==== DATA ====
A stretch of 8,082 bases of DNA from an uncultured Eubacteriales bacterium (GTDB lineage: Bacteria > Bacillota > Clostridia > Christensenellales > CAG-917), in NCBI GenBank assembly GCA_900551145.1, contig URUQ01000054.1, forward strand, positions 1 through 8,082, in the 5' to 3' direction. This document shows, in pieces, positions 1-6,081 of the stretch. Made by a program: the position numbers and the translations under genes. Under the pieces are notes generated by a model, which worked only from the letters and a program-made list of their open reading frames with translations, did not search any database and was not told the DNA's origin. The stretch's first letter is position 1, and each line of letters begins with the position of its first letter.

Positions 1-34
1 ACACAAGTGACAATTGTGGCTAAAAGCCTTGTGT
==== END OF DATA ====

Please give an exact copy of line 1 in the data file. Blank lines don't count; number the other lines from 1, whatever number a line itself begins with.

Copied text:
A stretch of 8,082 bases of DNA from an uncultured Eubacteriales bacterium (GTDB lineage: Bacteria > Bacillota > Clostridia > Christensenellales > CAG-917), in NCBI GenBank assembly GCA_900551145.1, contig URUQ01000054.1, forward strand, positions 1 through 8,082, in the 5' to 3' direction. This document shows, in pieces, positions 1-6,081 of the stretch. Made by a program: the position numbers and the translations under genes. Under the pieces are notes generated by a model, which worked only from the letters and a program-made list of their open reading frames with translations, did not search any database and was not told the DNA's origin. The stretch's first letter is position 1, and each line of letters begins with the position of its first letter.